# 9.2: Gibbs Energy

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The Helmholtz energy \(A\) is developed for isochoric changes and as we have often said before it is much easier to deal with isobaric ones where P= constant. We can therefore repeat the above treatment for the enthalpy and introduce another state function the Gibbs (free) energy

\[G≡ H -TS = U + PV - TS = A + PV\]

If we take both T and P constant (pleasantly achievable conditions!) we get

\[dU-TdS + PdV \le 0\]

\[dG \le 0\]

G either decreases (spontaneously) or is constant (at equilibrium). Calculating the state function between two end points we get:

\[ΔG = ΔH - TΔS ≤ 0 (T,P constant)\]

This quantity is key to the question of spontaneity under the conditions we usually work under. If for a process ΔG is positive it does not occur spontaneous and can only be made to occur if it is 'pumped', i.e. coupled with a process that has a negative ΔG. The latter is spontaneous.

Note

If ΔG=0 we are at * equilibrium*.

## Direction of the spontaneous change

Because the \(ΔS\) term contains the temperature \(T\) as coefficient the spontaneous direction of a process, e.g. a chemical reaction can **change** with temperature depending on the values of the enthalpy and the entropy change ΔH and ΔS. This is true for the melting process, e.g. for water below 0^{o}C we get water=>ice, above this temperature ice melts to water, but it also goes for chemical reactions.

Example

Consider

\[NH_{3(g)} + HCl_{(g)} \rightleftharpoons NH_4Cl_{(s)}\]

Δ_{r}H at 298K / 1 bar is -176.2 kJ. The change in entropy is -0.285 kJ/K so that at 298K ΔG is -91.21 kJ. Clearly this is a reaction that will proceed to the depletion of whatever is the limiting reagent on the left.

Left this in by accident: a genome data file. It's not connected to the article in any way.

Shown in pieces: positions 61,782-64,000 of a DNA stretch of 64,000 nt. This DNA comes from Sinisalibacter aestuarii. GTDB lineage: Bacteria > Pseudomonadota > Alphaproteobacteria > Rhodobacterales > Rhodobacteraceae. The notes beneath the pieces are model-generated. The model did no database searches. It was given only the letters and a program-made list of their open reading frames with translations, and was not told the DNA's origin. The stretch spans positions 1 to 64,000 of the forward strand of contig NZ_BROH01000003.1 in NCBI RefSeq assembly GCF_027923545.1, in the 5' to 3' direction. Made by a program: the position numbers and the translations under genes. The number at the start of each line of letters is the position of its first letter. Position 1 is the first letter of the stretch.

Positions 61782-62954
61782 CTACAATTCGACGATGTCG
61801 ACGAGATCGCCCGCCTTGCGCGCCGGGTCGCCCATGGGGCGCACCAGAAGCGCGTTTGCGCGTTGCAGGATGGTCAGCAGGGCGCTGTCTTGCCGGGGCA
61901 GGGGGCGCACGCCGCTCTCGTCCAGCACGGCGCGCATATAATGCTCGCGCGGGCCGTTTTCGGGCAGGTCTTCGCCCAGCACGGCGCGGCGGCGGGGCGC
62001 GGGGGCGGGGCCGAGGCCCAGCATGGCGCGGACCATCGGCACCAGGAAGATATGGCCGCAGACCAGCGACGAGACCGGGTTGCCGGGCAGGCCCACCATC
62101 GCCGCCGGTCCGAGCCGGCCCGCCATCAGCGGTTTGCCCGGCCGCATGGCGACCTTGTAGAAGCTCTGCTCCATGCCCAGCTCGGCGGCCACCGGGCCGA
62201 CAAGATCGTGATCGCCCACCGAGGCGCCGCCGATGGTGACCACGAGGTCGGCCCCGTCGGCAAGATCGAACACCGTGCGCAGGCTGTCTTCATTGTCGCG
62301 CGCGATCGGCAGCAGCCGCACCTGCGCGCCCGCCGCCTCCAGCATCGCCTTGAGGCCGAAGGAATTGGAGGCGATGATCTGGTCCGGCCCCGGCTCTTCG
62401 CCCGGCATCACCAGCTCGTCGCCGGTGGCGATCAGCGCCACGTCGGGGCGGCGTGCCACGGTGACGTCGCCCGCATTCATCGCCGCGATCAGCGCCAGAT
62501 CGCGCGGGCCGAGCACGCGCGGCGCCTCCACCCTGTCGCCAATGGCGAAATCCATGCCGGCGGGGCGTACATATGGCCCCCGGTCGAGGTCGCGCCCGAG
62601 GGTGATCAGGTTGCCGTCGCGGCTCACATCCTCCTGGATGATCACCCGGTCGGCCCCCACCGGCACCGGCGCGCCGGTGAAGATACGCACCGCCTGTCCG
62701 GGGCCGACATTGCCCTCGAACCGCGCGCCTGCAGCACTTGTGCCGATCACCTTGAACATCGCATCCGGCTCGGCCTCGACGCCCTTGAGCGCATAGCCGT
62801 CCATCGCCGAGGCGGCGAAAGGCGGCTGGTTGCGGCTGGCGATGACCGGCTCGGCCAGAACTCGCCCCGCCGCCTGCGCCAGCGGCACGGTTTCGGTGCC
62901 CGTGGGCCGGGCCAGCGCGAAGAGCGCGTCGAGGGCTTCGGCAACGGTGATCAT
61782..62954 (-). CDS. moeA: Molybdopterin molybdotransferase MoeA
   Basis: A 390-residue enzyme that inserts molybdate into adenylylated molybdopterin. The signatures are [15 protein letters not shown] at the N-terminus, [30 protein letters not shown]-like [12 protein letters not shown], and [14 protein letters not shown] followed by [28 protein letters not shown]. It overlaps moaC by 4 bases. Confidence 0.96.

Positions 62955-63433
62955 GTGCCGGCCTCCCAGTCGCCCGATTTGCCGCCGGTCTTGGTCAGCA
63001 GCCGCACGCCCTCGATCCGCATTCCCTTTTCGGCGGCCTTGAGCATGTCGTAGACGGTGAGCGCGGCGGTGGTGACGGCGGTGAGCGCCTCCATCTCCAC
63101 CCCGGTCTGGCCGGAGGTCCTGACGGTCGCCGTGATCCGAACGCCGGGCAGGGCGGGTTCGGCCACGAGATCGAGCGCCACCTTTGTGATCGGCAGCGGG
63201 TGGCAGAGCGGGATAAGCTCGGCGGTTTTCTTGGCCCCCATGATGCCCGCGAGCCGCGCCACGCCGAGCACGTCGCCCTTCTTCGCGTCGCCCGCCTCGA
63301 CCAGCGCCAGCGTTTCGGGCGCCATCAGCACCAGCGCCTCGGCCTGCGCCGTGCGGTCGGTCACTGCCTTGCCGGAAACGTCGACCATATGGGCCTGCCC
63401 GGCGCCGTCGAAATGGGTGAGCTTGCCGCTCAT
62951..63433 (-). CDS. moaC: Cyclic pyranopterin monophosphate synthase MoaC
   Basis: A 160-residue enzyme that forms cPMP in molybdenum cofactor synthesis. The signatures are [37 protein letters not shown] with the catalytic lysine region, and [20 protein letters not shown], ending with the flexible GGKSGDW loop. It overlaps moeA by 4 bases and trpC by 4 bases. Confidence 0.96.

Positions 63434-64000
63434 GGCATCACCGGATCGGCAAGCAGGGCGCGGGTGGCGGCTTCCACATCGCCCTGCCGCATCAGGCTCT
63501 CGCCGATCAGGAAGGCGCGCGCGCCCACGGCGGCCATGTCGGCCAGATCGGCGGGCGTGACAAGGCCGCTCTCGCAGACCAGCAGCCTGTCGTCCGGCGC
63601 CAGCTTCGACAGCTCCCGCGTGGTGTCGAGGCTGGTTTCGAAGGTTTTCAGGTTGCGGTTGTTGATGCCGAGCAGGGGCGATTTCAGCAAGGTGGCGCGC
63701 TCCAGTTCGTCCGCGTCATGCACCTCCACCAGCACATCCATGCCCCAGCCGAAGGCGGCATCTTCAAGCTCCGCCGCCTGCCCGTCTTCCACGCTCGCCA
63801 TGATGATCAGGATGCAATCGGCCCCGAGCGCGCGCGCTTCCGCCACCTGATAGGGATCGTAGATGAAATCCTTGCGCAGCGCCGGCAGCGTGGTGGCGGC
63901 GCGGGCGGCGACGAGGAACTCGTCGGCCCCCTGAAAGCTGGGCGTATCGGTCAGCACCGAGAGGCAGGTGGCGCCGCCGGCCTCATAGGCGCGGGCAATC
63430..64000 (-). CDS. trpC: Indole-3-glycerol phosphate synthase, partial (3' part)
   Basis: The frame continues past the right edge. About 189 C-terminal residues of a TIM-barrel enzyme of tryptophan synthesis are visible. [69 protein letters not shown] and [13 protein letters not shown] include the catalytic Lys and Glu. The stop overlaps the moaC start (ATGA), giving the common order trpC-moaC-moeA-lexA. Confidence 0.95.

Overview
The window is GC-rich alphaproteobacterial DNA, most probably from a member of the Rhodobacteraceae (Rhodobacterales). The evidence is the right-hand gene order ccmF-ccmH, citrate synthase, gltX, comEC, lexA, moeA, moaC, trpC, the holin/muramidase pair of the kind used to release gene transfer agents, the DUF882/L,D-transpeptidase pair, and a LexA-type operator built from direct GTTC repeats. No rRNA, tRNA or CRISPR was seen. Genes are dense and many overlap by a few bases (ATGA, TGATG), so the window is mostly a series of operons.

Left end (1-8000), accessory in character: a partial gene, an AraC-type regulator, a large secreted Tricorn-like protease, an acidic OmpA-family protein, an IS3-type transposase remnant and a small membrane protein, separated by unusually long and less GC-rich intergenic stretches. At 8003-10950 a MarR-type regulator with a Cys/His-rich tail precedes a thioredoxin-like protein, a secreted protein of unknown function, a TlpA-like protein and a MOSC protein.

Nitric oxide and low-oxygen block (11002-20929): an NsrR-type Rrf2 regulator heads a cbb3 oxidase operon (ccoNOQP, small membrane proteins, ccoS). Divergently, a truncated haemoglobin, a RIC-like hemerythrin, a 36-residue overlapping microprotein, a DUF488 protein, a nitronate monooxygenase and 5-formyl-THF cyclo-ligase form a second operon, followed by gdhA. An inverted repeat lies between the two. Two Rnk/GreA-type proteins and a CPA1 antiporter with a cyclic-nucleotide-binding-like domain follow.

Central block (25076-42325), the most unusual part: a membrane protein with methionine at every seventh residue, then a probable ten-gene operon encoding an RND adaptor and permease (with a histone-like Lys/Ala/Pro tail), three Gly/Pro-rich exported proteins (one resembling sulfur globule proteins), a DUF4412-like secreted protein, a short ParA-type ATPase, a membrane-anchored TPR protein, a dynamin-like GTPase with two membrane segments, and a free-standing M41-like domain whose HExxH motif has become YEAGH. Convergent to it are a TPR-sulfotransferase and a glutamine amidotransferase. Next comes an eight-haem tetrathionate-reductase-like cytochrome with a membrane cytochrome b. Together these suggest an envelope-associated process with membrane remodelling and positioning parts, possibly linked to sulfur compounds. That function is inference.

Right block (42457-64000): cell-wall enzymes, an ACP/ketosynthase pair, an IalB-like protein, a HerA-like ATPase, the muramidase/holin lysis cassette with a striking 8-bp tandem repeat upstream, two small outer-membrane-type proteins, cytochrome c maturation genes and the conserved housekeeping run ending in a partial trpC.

However at 618 K this is a different story. Above this temperature ΔG is positive! (assuming enthalpy and entropy have remained the same, which is almost but not completely true) The reaction will not proceed. Instead the *reverse* reaction would proceed spontaneously. The salt on the right would decompose in the two gases -base and acid- on the left.

## Meaning of the ΔG term

As we have seen, ΔA can be related to the maximal amount of work that a system can perform at constant V and T. We can hold an analogous argument for ΔG except that V is not constant so that we have to consider volume work (zero at constant volume) .

\[dG = d(U+PV-TS) = dU -TdS - SdT - PdV +VdP\]

As dU = TdS + δw_{rev}

\[dG = δw_{rev} -SdT + VdP + PdV\]

As the later term is -δw_{volume}

\[dG = δw_{rev} -SdT + VdP - δw_{volume}\]

At constant T and P the two middle terms drop out

\[dG = δw_{rev} - δw_{volume} = δw_{other useful work}\]

Note

ΔG stands for the (maximal) reversible, isobaric isothermal non-PV work that a certain spontaneous change can perform. The volume work may not be zero, but is corrected for.

## Natural variables of G

Because \(G ≡ H-TS\), we can write

\[dG = dH -TdS -SdT\]

\[dG = TdS +VdP -TdS -SdT = VdP - SdT\]

The natural variables of \(G\) are pressure \(P\) and temperature \(T\). This is what makes this function the most useful of the four U, H, A, and G: these are the natural variables of most of your laboratory experiments!

## Summary

We now have developed the basic set of concepts and functions that together form the framework of thermodynamics. Let's summarize four very basic state functions:

state function | natural variables |
---|---|

dU = -PdV + TdS | U(V,S) |

dH = +VdP + TdS | H(P,S) |

dA = -PdV - SdT | A(V,T) |

dG = +VdP - SdT | G(P,T) |

Note:

- The replacement of δq by TdS was based on
*reversible*heat. This means that in the irreversible case the expressions for dU and dH become inequalities - We only unclude
*volume*work in the above expressions. If other work (elastic, electrical e.g.) is involved extra terms need to be added: dU = TdS - PdV + xdX etc.

We are now ready to begin applying thermodynamics to a number of very diverse situations, but we will first develop some useful partial differential machinery.